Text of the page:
Fortunale senex, ergo tua rura manebunt,
Et tibi magna satis; quamvis lapis omnia nudus.
Limosoque palus obducat pascua junco,
Non insueta gravis tentabunt pabula fætas,
Nec mála vicini pecoris contagia lædent.
Fortunate senex, his inter flumina nota,
Et fontes sacros, frigus captabis opacum.
Hinc tibi, que semper vicino ab limite sepes,
*Hyblæis apibus florem depasta salicti,
Sæpe levi somnum suadebit inire susurro.
Hinc allá sub rupe canet frondator ad auras ;
Nec tamen interea rauca, tua cura, palumbes,
Nec

gemere aëria cessabit turtur ab ulmo.

Happy old man! then still thy farms restor’d, Enough for thee, shall bless thy frugal board. What thorough stones the naked soil o'erspread, Or marshy bulrush rear its wat'ry head,

No foreign food thy teeming ewes shall fear,
No touch contagious spread its influence here.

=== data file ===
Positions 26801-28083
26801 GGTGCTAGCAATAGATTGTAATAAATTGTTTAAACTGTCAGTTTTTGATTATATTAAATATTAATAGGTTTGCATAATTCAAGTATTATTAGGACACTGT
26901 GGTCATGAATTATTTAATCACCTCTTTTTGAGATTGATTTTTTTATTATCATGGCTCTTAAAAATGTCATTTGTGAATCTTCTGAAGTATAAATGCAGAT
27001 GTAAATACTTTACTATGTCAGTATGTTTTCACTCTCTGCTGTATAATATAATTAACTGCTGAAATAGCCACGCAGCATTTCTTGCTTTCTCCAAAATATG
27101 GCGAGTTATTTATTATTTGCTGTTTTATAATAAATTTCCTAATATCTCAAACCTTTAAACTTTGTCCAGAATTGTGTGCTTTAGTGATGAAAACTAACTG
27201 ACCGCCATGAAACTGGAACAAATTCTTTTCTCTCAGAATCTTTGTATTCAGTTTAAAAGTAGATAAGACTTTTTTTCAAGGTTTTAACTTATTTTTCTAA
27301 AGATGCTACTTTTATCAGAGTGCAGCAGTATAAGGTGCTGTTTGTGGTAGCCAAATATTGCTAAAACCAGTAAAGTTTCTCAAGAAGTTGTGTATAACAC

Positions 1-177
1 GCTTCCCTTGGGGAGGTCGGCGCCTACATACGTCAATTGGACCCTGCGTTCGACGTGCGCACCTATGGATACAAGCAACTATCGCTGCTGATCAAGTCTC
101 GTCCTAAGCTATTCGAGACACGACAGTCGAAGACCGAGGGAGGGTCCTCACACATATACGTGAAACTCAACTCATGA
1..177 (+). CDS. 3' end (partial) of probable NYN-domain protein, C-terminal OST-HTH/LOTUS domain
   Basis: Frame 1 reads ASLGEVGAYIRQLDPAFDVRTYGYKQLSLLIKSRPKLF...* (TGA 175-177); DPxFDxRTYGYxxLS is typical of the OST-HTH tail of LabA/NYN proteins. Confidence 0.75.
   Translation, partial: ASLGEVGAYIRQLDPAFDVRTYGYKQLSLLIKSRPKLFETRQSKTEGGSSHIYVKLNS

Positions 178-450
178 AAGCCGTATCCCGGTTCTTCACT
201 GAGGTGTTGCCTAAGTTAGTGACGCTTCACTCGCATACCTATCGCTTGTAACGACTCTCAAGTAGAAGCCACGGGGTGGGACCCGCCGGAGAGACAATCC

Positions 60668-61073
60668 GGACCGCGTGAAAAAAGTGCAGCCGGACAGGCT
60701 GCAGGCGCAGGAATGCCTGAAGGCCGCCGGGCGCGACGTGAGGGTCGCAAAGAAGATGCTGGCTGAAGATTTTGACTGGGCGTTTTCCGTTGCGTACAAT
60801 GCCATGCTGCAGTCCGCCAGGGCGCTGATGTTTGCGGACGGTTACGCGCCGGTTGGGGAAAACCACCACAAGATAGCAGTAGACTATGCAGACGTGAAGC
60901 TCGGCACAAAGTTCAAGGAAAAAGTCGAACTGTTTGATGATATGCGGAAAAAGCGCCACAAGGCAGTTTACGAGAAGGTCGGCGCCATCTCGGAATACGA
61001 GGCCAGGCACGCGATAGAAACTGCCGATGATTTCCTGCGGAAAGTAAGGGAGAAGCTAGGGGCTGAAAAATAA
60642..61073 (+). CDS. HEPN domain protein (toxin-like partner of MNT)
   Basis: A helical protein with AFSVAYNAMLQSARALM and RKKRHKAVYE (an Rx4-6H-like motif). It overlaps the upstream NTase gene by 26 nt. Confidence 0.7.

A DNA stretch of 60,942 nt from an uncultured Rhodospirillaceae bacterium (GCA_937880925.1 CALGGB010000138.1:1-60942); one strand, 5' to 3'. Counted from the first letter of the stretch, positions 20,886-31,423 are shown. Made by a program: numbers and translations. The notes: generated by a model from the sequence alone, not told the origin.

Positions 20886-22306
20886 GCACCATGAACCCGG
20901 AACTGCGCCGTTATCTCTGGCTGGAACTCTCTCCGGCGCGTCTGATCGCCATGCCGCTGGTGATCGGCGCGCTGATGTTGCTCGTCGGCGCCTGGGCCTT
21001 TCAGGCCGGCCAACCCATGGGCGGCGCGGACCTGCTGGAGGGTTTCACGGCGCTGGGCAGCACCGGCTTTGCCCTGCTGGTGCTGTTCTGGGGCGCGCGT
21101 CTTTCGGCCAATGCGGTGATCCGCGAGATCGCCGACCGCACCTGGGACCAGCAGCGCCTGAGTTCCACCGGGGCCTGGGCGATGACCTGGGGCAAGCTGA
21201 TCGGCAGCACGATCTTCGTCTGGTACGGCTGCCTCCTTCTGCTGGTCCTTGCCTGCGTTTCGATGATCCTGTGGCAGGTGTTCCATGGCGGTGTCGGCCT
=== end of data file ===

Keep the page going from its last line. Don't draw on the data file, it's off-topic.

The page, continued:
Happy old man! here 'mid th' accustom'd streams
And sacred springs, you'll shun the scorching beams;
While from yon willow-fence, thy pasture's bound,
The bees that suck their flow'ry stores around,
Shall sweetly mingle, with the whispering boughs,
Their lulling murmurs, and invite repose :
While from steep rocks the pruner's song is heard;
Nor the soft-cooing dove, thy fav'rite bird,
Mean while shall cease to breathe her melting strain,
Nor turtles from th' aerial elm to 'plain.—WARTON.

It may be observed, that these two poems were produced by events that really happened s and may, therefore, be of use to prove, that we can always feel more than we can imagine, and that the most artful fiction must give way to truth.

I am, Sir,

Your humble servant,

DUBIUS.